Last Updated on February 5, 2021 by Jim Ferri
Estimated reading time: 3 minutes
By Marjorie Kean
I remember when travel was a pleasurable experience from flight to finish. Then we were transported like guests, not herded like cattle, and children – and also adults, for that matter – were expected to be on their best behavior on a plane. I even remember – and I know I’m dating myself – when we had to wear our best clothes (and sometimes even white gloves) when we traveled on a plane.
As the years passed though, much of that experience has changed, and other things along with it.
It was really not that long ago, for example, that when we traveled overseas we could easily spot another American by how they dressed – tennis shoes instead of leather, tee shirts instead of something dressier, etc. When we traveled many of us would try hard not to stand out as Americans. We wanted to meld into the foreign crowd, to look local when we were abroad. We adapted our wardrobe to the destination as much as possible.
So when I went to Europe recently I planned my wardrobe so I would not stand out. All those summer dresses that were sleeveless and flowy, the newest styles, the “peasant look” – I was going to avoid them all to look more European. Before I left I spent many hours finding just the right outfits to take.
I was careful to consider both pack-ability (non-wrinkle) and sophistication so I wouldn’t look like a provincial American. On my pre-trip shopping spree(s) I rejected several options because I was sure that the items were too American, and would make me stand out on the chic streets of Europe. Ditto with shoes and handbags.
But to my amazement when I arrived, the streets were filled with young and older women who looked like they could have come from New York, Miami or Los Angeles. The “peasant” skirts that I was afraid to buy were all over, as were the short-shorts that I would never have bought anyway. T-shirts with English writing, frilly tops and revealing shirts were all the rage. Even the “Roman sandals” that I thought were so American, were on all the young feet, with toenails painted blue. All the men had baseball caps, shorts and sandals. The women, too, had flip-flops and sandals.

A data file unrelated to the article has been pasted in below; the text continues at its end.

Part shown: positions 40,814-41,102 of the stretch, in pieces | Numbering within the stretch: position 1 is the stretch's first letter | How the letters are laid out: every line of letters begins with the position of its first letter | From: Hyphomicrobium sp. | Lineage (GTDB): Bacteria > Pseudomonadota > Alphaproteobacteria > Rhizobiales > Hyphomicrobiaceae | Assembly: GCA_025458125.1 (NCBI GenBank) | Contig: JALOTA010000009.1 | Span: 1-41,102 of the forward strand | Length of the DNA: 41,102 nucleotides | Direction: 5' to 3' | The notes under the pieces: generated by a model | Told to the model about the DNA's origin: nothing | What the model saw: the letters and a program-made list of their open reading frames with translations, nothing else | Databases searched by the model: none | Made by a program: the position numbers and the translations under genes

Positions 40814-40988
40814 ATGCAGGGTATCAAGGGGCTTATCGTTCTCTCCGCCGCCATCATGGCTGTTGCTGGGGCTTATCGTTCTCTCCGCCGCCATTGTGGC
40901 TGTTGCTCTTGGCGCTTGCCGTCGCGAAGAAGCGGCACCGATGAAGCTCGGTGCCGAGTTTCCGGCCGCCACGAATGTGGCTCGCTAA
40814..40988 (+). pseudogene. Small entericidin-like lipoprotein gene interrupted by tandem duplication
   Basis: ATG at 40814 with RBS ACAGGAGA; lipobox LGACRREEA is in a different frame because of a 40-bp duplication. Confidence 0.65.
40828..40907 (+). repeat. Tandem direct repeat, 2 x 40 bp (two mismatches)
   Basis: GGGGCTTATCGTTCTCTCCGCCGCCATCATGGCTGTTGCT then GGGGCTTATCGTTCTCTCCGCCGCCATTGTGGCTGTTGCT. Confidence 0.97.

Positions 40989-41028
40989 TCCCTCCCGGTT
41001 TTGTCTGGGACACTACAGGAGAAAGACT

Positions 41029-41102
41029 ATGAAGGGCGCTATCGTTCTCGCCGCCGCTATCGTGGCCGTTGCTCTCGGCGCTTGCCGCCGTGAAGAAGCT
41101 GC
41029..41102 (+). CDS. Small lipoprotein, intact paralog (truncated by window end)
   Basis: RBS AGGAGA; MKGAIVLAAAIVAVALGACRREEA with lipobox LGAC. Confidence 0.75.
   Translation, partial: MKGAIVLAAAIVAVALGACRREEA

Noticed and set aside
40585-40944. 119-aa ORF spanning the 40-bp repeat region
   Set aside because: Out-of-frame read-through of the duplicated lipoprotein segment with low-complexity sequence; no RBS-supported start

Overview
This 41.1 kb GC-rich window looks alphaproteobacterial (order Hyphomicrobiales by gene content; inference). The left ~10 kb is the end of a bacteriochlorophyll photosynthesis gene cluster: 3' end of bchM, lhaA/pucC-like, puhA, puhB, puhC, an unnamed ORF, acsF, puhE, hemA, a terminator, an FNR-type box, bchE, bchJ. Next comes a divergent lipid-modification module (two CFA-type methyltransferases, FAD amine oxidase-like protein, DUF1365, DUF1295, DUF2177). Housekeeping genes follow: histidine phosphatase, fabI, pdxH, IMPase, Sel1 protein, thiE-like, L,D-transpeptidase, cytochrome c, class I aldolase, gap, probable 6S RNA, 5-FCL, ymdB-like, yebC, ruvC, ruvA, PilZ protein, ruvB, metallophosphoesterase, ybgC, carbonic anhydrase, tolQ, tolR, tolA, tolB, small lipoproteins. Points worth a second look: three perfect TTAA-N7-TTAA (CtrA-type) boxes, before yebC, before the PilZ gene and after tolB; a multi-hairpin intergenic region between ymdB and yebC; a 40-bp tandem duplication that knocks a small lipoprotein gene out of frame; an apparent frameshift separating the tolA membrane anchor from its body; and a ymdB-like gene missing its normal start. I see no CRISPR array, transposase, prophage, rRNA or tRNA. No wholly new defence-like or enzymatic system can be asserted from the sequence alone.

There was a time when I could look at the clothes of someone on a European street and just by their attire say they were German, French or American. Not so anymore. Movies, television and social networking have brought about such a fusion of fashion that we all look alike. Fashion has become universal and omnipotent.
There is no American, Italian or French style anymore, just an international look that travels everywhere with young people and older people wanting to look young. Now, the “look” that plays well in LA, works just as well on the Champs Elyse. We’ve all become citizens of Banana Republic.
So if you are planning to travel abroad, buy what you like to wear at home, or better yet, just go into your closet and find your favorite outfit. More than likely it will probably be just perfect and blend in.